Have a fish weighing from two to two and a half pounds cleaned by the fishmonger; rub it well with a handful of salt, to remove the slime peculiar to this fish, wash it well, and wipe it with a clean, dry cloth; stuff it with the following forcemeat. Put four ounces of stale bread to soak in sufficient luke-warm water to cover it; meantime fry one ounce of chopped onion in one ounce of butter until it is light brown; then wring the bread dry in a clean towel, put it into the onion with two tablespoonfuls of chopped parsley, one ounce of salt pork chopped fine, one teaspoonful of chopped capers or pickles, one teaspoonful of salt, quarter of a saltspoonful of white pepper, and one gill of broth or hot water; stir until it is scalding hot, when it will cleave from the bottom and sides of the sauce-pan; then stuff the fish with it, and lay it in a dripping pan on one ounce of carrot and one ounce of onion sliced, one bay leaf and two sprigs of parsley; cover the fish with slices of salt pork, season it with a saltspoonful of salt, and one fourth that quantity of pepper, and bake it in a moderate oven for half an hour, basting it occasionally with a little butter, or stock. When it is done, put it on a dish to keep hot while you prepare a sauce by straining the drippings in the pan, and adding to them one tablespoonful each of walnut catsup, Worcestershire sauce, chopped capers, and chopped parsley. Pour a little of this sauce in the bottom of the dish under the fish, and serve the rest with it in a bowl.

Sunday, August 14, 2011

Boiled Cod with Oyster Sauce

Lay two pounds of cod in enough cold water to cover it, with a tablespoonful of salt, for an hour or more before cooking; then put it to boil in three quarts of cold water, with two tablespoonfuls of salt; as soon as the fish is done, set the kettle containing it off the fire, and let the fish stand in it until you are ready to use it; meantime put a pint of oysters on the fire to boil in their own liquor; as soon as they boil drain them, and put the liquor again on the fire to boil; mix together in a sauce-pan over the fire one ounce of butter and one ounce of flour, as soon as it bubbles, gradually pour in the boiling oyster liquor, and stir with an egg whip until the sauce is quite smooth; season with half a teaspoonful of salt, an eighth of a saltspoonful of pepper, and the same of nutmeg; and add the oysters. Take up the fish, serve it on a napkin, and send it to the table with a bowl containing the oyster sauce.

Saturday, August 13, 2011

Lentil Soup

The seed of the lentil tare commonly cultivated in France and Germany as an article of food, ranks nearly as high as meat, as a valuable food, being capable of sustaining life and vigor for a long time; this vegetable is gradually becoming known in this country, from the use of it by our French and German citizens; and from its nutritive value it deserves to rank as high as our favorite New England beans. For two quarts of lentil soup half a pint of yellow lentils should be well washed, and put to boil in three pints of cold water, with a small carrot, an onion, two sprigs of parsley, and two bay leaves, and boiled gently until the lentils are soft enough to break easily between the fingers; every half hour one gill of cold water should be added, and the lentils again raised to the boiling point, until they are done; they should then be drained in a colander, and passed through a sieve with a wooden spoon, using enough of the liquor to make them pass easy, and mixed with the rest of the soup; it is then ready to simmer for half an hour, and serve hot; with dice of fried bread half an inch square, like those used for pea soup. These dice of fried bread are called Condé crusts.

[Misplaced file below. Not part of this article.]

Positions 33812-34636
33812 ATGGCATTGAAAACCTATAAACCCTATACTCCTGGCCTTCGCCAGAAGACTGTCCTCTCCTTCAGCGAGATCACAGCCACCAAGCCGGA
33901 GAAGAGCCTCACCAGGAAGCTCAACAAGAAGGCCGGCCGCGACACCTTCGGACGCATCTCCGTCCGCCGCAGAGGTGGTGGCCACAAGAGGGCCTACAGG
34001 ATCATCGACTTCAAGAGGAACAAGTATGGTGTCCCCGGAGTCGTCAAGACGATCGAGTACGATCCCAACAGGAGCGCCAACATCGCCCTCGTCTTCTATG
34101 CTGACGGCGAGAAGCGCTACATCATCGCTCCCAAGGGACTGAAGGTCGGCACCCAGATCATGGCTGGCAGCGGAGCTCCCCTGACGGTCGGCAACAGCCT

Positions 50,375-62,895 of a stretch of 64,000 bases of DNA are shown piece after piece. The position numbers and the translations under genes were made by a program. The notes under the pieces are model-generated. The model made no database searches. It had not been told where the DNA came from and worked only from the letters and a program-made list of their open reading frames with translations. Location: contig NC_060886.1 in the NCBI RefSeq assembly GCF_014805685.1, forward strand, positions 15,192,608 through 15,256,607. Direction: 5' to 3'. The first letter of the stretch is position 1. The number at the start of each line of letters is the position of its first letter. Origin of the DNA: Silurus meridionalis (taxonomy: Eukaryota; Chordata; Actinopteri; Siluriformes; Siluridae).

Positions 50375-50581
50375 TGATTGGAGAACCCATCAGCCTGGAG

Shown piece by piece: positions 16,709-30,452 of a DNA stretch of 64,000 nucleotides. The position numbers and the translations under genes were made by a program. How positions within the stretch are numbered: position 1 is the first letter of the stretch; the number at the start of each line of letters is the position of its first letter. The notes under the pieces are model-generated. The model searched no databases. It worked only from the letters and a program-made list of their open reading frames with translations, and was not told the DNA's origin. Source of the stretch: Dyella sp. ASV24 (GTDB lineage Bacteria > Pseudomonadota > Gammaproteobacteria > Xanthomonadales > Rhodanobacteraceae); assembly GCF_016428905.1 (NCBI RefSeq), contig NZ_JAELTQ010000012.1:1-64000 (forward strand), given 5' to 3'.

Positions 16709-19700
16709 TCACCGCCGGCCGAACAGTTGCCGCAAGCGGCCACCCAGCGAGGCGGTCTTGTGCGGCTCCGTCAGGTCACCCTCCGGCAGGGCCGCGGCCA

Friday, August 12, 2011

Pea Soup

Use half a pint of dried peas for thick soup, or one pint for a purée, to two quarts of stock or cold water. Bring slowly to a boil; add a bone or bit of ham, one turnip and one carrot peeled, one onion stuck with three cloves, and simmer three hours stirring occasionally to prevent burning; then pass the soup through a sieve with the aid of a potato masher; and if it shows any sign of settling stir into it one tablespoonful each of butter and flour mixed together dry; this will hold the meal in solution; meantime fry some dice of stale bread, about two slices, cut half an inch square, in hot fat, drain them on a napkin, and put them in the bottom of the soup tureen in which the pea soup is served.

Thursday, August 11, 2011

Sorrel Soup

Put one pint of sorrel into a sauce-pan with a dessertspoonful of salt, and one gill of cold water; cover it, and cook until it is tender enough to pierce with the finger nail, then drain, wash it well with cold water, chop it and pass it through the kitchen sieve with a wooden spoon; meantime brown half an ounce of chopped onion in a sauce-pan with one ounce of butter; add one ounce of flour, and stir till brown; then add two quarts of hot water, or hot water and stock, and the sorrel, and season with one teaspoonful of salt, quarter of a saltspoonful of pepper, and the same of nutmeg; mix the yolks of two eggs with two tablespoonfuls of cold water, add to them half a pint of boiling soup, and gradually stir the mixture into the soup, boiling it a minute after it is thoroughly blended; meantime cut two slices of bread into half inch dice, fry them brown in smoking hot fat, drain them free from grease on a napkin, put them into a soup tureen, pour the soup on them, and serve at once.